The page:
Hedgehog awareness week 2021

24, May, 2021


Hedgehog Awareness Week occurs during the first week of May each year. The British Hedgehog Preservation Society (BHPS) helps raise awareness through campaigns, advocacy and educational projects so that practical steps can be taken to reverse the decline of hedgehogs in the wild. The BHPS also funds research to gain further insights into these much-loved creatures. Through Hedgehog Awareness Week, the BHPS aim to draw attention to the work they do and encourage the British public to get involved. But what can you do to help this endangered species? Read on to find out more…


How can I help hedgehogs?


There are a number of things you can do to help hedgehogs thrive in your local area, starting in your garden:


  • Make sure that any piles of leaves or logs are left undisturbed. They can make an effective hedgehog nest and will also double up as a great habitat to attract a rich feast of earwigs, centipedes and woodlice.


  • Cover any drains or deep holes that hedgehogs could fall into. If you have a pond or swimming pool, make sure there is an easy way out. Although hedgehogs can swim, they sometimes need a helping hand. Try placing half submerged rocks near the water’s edge, to help them should they get stuck.


  • When spring arrives and gardening begins, be sure to check grassy areas before using a lawn mower or strimmer. This will prevent any potential accidents with hedgehogs.


  • Avoid using pesticides or poisons that hedgehogs may accidently ingest, whether that be directly or when eating food sources such as beetles, worms and caterpillars.


  •  Although you might find it hard if your garden is your pride and joy, try to leave the gardening as long as possible to allow wildlife to thrive in a more natural habitat.


  • Tidy up any litter that may have been left or blown into your garden to avoid any hedgehogs getting trapped.


What should you do if you find a hedgehog in your garden?


There are a few things to consider if you spot a hedgehog before deciding if any action is needed. If the hedgehog is out at dusk or late evening, this is perfectly normal behaviour and the hedgehog can be left well alone. Leave out a shallow dish of fresh water and some scrummy Spike’s Hedgehog Food to help them with the energy they need to raise their new hoglets or to build up their fat stores ready for hibernation.


If you spot a hedgehog out in winter or in the middle of the day, then it could be that the hedgehog is unwell. In the winter months, hedgehogs traditionally hibernate due to the lack of food available in colder temperatures. However, this is no longer always the case with many hedgehogs coming out of hibernation in winter in search of food. Some hedgehogs, in southerly parts of the country, might not hibernate at all, so seeing a hedgehog out in the winter is not always a reflection of them being unwell. It can be hard to tell if there is something wrong so if in doubt, seek advice from your local hedgehog rescue.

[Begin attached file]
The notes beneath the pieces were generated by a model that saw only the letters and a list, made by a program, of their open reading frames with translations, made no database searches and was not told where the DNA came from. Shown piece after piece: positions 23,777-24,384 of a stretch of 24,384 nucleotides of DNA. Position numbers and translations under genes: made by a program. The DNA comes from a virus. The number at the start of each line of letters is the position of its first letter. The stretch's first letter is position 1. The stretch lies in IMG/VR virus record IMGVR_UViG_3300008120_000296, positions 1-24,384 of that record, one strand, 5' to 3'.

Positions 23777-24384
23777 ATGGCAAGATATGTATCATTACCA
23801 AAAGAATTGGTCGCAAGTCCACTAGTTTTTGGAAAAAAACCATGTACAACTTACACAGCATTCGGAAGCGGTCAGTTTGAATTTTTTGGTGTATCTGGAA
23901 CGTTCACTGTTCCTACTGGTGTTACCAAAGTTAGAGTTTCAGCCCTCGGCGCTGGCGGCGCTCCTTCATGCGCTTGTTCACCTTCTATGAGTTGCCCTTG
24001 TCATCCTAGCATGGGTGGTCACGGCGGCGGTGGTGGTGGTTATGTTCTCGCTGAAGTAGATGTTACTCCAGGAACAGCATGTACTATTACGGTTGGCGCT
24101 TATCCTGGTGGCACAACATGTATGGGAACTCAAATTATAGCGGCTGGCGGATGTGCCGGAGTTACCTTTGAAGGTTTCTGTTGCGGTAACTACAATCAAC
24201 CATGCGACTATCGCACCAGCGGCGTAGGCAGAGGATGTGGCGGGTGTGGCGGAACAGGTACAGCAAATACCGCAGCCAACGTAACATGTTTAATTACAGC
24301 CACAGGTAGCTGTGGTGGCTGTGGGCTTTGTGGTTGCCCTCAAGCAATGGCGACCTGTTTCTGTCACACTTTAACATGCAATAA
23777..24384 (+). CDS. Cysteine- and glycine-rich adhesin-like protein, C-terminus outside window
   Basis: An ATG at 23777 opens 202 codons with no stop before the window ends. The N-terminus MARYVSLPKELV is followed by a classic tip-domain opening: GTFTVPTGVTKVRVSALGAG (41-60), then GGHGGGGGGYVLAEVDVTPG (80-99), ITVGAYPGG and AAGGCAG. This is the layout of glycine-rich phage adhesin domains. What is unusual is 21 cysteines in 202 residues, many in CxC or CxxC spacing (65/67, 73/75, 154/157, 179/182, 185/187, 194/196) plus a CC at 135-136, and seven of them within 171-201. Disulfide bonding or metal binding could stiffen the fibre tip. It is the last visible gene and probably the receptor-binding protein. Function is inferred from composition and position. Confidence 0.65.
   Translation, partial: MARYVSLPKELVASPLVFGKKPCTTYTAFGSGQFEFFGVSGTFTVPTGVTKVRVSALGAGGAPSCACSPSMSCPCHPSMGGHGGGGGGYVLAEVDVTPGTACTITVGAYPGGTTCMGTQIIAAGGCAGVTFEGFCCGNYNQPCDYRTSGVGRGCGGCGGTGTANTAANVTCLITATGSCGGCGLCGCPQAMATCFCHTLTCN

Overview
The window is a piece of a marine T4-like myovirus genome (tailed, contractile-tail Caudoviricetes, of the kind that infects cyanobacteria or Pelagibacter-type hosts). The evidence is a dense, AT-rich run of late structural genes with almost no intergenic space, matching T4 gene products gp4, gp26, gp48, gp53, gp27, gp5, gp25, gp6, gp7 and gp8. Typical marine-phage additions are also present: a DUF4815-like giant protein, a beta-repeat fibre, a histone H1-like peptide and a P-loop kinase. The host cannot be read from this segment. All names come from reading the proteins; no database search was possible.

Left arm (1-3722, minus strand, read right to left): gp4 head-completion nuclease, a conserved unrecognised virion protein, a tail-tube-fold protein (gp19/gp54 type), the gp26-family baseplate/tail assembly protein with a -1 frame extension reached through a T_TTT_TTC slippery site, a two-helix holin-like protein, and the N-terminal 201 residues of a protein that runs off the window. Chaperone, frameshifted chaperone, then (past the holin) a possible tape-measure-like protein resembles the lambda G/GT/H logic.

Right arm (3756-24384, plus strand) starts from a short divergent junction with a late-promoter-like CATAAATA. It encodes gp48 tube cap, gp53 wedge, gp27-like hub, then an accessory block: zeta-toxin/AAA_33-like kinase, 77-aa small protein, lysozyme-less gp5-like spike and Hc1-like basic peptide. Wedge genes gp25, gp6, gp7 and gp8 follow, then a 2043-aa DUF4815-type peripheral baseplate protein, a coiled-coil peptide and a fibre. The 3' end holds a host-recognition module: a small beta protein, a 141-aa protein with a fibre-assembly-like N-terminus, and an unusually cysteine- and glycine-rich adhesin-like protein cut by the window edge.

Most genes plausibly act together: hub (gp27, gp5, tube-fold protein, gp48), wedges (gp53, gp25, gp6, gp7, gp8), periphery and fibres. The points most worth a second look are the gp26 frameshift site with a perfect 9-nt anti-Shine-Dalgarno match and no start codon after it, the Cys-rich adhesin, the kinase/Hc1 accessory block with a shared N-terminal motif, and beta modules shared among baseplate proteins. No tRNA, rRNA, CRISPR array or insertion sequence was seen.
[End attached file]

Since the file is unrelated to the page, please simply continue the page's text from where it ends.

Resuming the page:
When should I help a hedgehog?


If you spot a hedgehog in your garden in the winter months or in the middle of the day, check to see if their eyes are open. If they are open then the hedgehog is not in immediate danger but you can continue to monitor from a distance, just to be on the safe side.


If you find one on a road, laying with their eyes closed, or if they look like they might weigh less than 300 grams, they likely need some help.


Other signs that a hedgehog might be in distress and need your help are:


  • Appears to be lethargic – hedgehogs don’t sunbathe. They prefer dark, damp areas so if you happen to see one out in the sun and they’re not moving, it is likely there is something wrong.
  • Flies – if a hedgehog has a swarm of flies surrounding them, they urgently need some help. 
  • Wobbly – while out and about, if you spot a hedgehog that seems wobbly when they walk, then the hedgehog is unwell and needs help from a hedgehog rescue.
  • Obviously injured – no matter what the injury is, make sure you speak with a hedgehog expert who can offer support with next steps.
  • Trapped – have they been caught in netting, a pond or in a drain? If so, the hedgehog is going to need a helping hand.
  • Hoglets – if you see hoglets out in the day, without an adult and/or they are squawking, they will need intervention from a hedgehog rescue or the RSPCA.


If you spot a hedgehog that fits one of the above criteria, contact the RSPCA or your local hedgehog rescue, who will be able to offer further assistance. For more help or advice about spotting the signs of a hedgehog in distress, take a look at The British Hedgehog Preservation Society website for more information.

Do you have regular hedgehog visitors in your back garden? Why not add your sightings to our hedgehog map and take part in the Spike’s Great British Hedgehog Survey.


I'm awake after my long hibernation and feeling very hungry!

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